With special guest Justin Lacroix
Thursday, Dec. 7 at 7:30 p.m.
5 St. Anne Street
Tickets: $32 plus service charges. Call 78-459-1542 or at http://www.ticketmaster.ca
Almost exactly two years ago just before Christmas, William Prince released Earthly Days
, a debut album he hoped would connect with music fans.
The 11-track effort immediately attracted attention, and the Winnipeg singer-songwriter from Peguis First Nation received heaps of accolades – something unthinkable five years ago.
Prince won the 2017 Juno Award for Contemporary Roots Album of the Year. He also picked up a Western Canadian Music Award for Aboriginal Artist of the Year in 2016, and received a Canadian Folk Music award nomination for Aboriginal Songwriter of the Year at the 12th Canadian Folk Music Awards.
No longer just slinging tunes around Manitoba bars, the supple baritone is enjoying an upward trajectory, and has cemented a reputation as one of Canada's country-roots artists to watch.
Along with special guest Justin Lacroix, Prince is on a 15-stop tour through Saskatchewan, Alberta and British Columbia, and is slated to perform at at the Arden Theatre on Thursday, Dec. 7.
"I'll be beta testing potential followup songs to Earthly Days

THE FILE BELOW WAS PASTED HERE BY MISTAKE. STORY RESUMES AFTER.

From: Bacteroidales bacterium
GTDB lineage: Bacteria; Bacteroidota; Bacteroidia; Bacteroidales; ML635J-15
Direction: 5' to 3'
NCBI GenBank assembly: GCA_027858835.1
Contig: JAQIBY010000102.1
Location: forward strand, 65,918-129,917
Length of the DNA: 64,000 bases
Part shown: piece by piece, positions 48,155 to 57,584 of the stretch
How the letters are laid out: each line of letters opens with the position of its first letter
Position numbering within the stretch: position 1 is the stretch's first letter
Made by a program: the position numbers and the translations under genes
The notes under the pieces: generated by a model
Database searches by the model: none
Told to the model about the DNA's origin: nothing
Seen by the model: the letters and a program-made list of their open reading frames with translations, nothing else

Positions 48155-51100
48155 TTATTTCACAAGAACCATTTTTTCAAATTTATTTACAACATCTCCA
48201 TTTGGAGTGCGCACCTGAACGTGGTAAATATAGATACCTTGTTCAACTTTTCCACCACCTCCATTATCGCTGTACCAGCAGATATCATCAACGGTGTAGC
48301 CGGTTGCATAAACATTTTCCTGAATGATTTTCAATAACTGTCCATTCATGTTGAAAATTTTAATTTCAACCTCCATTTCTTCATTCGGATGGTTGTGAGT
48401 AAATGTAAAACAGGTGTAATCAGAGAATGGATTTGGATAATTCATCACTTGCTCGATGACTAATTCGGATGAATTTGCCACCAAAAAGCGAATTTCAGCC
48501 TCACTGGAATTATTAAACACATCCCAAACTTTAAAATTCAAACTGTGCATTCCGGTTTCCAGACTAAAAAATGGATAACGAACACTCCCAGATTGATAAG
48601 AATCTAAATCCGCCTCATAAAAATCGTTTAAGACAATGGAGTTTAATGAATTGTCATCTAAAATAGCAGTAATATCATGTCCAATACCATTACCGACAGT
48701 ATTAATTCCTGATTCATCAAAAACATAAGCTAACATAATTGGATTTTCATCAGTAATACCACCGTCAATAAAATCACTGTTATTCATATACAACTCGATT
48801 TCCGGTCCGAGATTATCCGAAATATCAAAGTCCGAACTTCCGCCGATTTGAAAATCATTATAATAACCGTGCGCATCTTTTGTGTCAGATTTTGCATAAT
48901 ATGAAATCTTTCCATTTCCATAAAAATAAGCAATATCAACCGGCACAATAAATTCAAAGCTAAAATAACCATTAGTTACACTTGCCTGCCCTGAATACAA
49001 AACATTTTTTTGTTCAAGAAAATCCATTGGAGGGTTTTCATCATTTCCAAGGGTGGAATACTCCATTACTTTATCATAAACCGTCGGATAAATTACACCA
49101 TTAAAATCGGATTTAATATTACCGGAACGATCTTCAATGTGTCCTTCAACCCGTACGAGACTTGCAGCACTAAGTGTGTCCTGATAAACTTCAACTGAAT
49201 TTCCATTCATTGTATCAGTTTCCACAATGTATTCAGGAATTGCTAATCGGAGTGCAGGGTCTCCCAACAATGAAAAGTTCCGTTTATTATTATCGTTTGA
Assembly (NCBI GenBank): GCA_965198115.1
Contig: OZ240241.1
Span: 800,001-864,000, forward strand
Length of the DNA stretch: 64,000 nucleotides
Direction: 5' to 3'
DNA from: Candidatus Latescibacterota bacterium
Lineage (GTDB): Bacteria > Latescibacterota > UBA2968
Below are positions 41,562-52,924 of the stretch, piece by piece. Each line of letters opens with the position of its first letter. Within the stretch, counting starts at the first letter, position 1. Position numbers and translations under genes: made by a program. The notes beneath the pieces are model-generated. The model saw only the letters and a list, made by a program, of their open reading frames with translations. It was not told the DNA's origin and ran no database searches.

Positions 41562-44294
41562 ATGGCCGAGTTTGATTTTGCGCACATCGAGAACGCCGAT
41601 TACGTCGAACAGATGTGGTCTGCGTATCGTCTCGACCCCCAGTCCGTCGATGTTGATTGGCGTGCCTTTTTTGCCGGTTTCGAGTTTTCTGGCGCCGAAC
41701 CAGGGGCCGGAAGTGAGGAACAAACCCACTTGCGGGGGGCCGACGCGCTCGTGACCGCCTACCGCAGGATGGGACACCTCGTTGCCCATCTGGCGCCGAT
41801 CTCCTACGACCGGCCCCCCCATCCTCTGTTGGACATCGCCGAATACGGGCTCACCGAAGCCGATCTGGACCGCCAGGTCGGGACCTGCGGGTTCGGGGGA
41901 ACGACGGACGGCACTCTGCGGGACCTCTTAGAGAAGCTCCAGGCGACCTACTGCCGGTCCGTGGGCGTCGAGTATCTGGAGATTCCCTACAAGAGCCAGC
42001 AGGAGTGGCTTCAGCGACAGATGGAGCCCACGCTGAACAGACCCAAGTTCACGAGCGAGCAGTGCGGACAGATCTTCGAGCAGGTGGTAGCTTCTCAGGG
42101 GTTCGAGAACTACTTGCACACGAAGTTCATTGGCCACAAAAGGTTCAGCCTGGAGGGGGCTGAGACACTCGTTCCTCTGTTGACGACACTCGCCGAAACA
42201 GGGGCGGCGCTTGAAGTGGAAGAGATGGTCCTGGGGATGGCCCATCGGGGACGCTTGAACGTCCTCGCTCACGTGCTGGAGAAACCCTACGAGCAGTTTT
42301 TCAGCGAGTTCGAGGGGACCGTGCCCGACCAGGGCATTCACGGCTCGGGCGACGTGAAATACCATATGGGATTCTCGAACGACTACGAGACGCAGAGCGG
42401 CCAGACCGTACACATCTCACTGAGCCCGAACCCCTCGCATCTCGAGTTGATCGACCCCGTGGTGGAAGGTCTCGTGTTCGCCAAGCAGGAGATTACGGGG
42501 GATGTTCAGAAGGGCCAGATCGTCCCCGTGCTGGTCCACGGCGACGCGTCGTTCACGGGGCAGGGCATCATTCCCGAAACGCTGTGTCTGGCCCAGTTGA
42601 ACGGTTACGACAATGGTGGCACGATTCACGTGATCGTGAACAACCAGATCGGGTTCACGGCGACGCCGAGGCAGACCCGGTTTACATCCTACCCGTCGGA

," Prince said.
Like a kid in a candy store, Prince conveys an innocent excitement about performing with some of North America's most celebrated artists such as Buffy St. Marie, Bruce Cockburn, Eliza Gilkyson and Kris Kristofferson.
"Who gets to meet celebrities every day? It's so healing. I'm truly excited that people are excited to hear my songs," said Prince.
His career has taken a lot of twists and turns, but it wouldn't be a stretch to say Prince was preordained to follow music's siren call.
Edward, Prince's father was a pastor and gospel singer. In addition to their responsibilities preparing church music, Prince's parents also operated a music business that catered to weddings, socials and community events.
"Our house was always filled with great music. Mom liked Whitney Houston, Anne Murray and the Gypsy Kings. Dad liked Johnny Cash, Merle Haggard and Hank Snow. And we would sing all those old hymns."
Interestingly, Prince initially set music aside to focus on microbiology at the University of Manitoba.
"Unfortunately Dad's health wasn't good and the family was struggling financially. I got into a toxic relationship that led me astray and my focus on music was removed. I started to try to make an album, but the studio I was working with went under. I had nothing to show for it. It was a classic case of the producer runs away with the money."
But of all the tragic incidents, it was the ill health and passing of Edward in 2015 that affected Prince the most. But the singer-songwriter accepted the sadness, depression and pain, and is a strong believer in the shifts of energy.
"Dad was a giant force in my life. It almost took an exchange. His death led to my success," said Prince adding, "We were close, best friends. We had conflicts, but I'm thankful we could be real with each other."
is written with love songs and stories about Prince's life and that of his friends, however production elements tend to be sparse.
"My new album will have more modern day love songs. I'm not looking to reinvent the wheel. I'm just looking to grow."